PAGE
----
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Remember when the Twins chose Matthew LeCroy over David Ortiz?

Reliving one of the worst roster decisions in Twins history

MLB: Boston Red Sox at Minnesota Twins
David Ortiz with his former Twins teammates (and Gardy).
Jesse Johnson-USA TODAY Sports

Remember when the Minnesota Twins non-tendered and released a future Hall-of-Famer in favor of Matthew LeCroy?

Sure, it was technically every bit as bad as it sounds, but hindsight is always 20/20, right? Let’s take a quick peek back at the decision the Twins had in front of them in the winter between the 2002 and 2003 seasons.

In 2002, the Twins made the playoffs for the first time in 11 years. (It was also the last time the franchise won a playoff series, but who’s counting?) After an 85-win season in 2001 and a 94-win campaign in Ron Gardenhire’s first year at the helm, the Twins appeared to be a clear up-and-coming team to be reckoned with in the American League.

The Twins played much of the 2002 season in a platoon at the designated hitter spot between the massive lefty, David Ortiz, and the shorter-but-equally-as-thick Matthew LeCroy.

A traditional platoon made plenty of sense. Ortiz hit .299/.371/.548 with 15 home runs in 337 plate appearances against right-handed pitchers in 2002. Against left-handers, LeCroy put up a slash-line of .289/.347/.522. The main difference was that LeCroy only saw 98 plate appearances against lefties, hitting five homers.

LeCroy’s home run rate against lefties that season was 5.1%, while Ortiz’s was 4.5% against righties. For some reason, Ortiz still received 129 plate appearances against lefties, slashing only .203/.256/.381 with five home runs.

Taking a step back, it makes sense why the Twins wanted to give LeCroy every opportunity to succeed, and especially against left-handed pitchers. He was coming off a 2001 season at Triple-A Edmonton in which he put up a line of .328/.390/.523 and hit 20 home runs in 441 plate appearances. In his time at Triple-A in 2002, his line improved to a crazy .351/.412/.609 while hitting 12 home runs in 199 plate appearances — a home run rate of 6%.

Ortiz had been in the big leagues for a couple of seasons already but had been equally as dominant in his final season in Triple-A back in 1999. His issue was largely injuries, with a wrist problem cutting short a good rookie campaign in 2001, when he hit .234/.324/.475.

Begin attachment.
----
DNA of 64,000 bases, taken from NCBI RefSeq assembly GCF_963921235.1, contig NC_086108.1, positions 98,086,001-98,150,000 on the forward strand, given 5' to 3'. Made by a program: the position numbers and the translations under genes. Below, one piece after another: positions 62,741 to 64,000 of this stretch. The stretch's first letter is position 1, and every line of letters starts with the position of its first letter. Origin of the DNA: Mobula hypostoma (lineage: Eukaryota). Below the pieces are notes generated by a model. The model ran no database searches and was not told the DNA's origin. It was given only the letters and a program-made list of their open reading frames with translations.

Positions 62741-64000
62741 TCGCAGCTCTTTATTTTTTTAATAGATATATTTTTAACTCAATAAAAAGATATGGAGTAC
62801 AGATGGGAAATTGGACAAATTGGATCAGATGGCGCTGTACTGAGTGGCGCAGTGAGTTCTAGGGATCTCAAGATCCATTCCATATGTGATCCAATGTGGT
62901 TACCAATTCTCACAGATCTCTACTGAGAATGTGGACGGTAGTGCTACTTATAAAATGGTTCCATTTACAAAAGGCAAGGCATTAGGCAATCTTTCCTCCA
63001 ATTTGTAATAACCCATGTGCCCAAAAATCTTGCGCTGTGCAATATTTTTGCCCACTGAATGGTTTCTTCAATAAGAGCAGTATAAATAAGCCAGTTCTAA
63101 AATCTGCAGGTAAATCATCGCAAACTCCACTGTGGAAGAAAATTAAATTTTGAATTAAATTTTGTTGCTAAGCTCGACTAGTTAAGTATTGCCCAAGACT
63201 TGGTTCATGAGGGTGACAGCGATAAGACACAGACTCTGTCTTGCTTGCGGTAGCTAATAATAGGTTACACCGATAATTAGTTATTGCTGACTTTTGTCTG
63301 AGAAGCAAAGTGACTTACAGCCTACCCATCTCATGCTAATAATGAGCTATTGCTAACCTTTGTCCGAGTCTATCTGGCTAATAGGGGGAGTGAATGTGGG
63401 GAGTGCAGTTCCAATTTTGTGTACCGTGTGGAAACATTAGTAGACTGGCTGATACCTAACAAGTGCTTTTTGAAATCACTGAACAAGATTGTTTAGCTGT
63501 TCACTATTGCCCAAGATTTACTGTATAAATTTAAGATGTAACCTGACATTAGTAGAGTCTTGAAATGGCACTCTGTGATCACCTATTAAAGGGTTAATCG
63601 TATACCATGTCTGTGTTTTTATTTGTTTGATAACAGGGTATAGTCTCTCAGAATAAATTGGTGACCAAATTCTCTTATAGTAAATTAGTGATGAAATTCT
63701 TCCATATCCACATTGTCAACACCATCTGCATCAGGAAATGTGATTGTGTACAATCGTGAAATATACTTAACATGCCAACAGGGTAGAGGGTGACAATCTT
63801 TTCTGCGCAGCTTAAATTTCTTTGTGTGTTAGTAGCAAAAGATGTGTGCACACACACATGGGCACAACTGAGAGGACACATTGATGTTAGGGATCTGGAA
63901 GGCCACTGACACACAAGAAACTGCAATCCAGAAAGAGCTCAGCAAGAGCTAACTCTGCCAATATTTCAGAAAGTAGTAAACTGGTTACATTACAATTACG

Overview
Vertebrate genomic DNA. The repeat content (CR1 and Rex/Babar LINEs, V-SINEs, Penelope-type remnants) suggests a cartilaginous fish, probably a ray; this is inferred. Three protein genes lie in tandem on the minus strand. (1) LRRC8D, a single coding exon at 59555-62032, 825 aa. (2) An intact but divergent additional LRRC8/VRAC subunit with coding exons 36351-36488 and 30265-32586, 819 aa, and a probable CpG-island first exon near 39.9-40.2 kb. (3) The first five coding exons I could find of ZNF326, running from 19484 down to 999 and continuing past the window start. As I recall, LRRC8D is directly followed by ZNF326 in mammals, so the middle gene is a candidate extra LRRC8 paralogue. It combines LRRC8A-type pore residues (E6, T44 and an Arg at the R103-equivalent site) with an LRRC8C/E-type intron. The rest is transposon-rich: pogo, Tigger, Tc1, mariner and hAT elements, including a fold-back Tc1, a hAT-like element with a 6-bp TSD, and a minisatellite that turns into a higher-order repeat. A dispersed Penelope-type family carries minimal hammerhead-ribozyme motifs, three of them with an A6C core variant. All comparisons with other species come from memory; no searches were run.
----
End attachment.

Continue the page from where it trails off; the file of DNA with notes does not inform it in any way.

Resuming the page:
After both players were effective in their platoon roles in 2002 as the Twins reached the ALCS, it made sense to bring them both back and allow them to split at-bats at designated hitter.

However, there were three primary reasons why the Twins moved on from Ortiz.

  1. LeCroy and Ortiz could each only realistically be used as designated hitters. LeCroy was a poor defensive catcher and was nearly as bad at first base. Ortiz only appeared in 132 games over parts of six seasons with the Twins and wasn’t a viable option there, either.
  2. Ortiz was due for a raise. After making under $1 million in 2002, he was expected to earn over $2 million in 2003 via arbitration. Remember, this is at the height of the small-market Twins being extra small-market-y.
  3. The Twins’ lineup had plenty of left-handed hitters, including Doug Mientkiewicz and highly-regarded prospects Joe Mauer and Justin Morneau.

It made sense for Minnesota to avoid tying up two roster spots with DH-only players. Between the money and the too-many-lefties thing...well, those are good reasons to use as tiebreakers if it was really that close between LeCroy and Ortiz.

In 2016, former Twins general manager Terry Ryan avoided naming any specific reasons as to why Ortiz was released, other than admitting that it was simply “a mistake”. But clearly, it was some combination of the three items above. Otherwise, why release a guy with a career .301/.391/.584 slash at Triple-A and a starter-worthy line of .277/.371/.446 and 20 home runs in his age-22 season?

To be fair to Ryan, LeCroy certainly appeared to be a suitable replacement for Ortiz, and at a lower cost. In 2003, LeCroy had a career-year, hitting 17 home runs in 374 plate appearances and putting up a line of .287/.342/.490. Eventually, however, his lack of a position and injury issues caught up to him. After another 17-homer year in 2005, he was allowed to leave in free agency and bounced to Washington and back to Minnesota in 2007 before calling it a career.

We all know what Ortiz went on to do, and while we don’t know for sure if his career would have played out the same way as a member of the Minnesota Twins, it sure would have been nice to find out.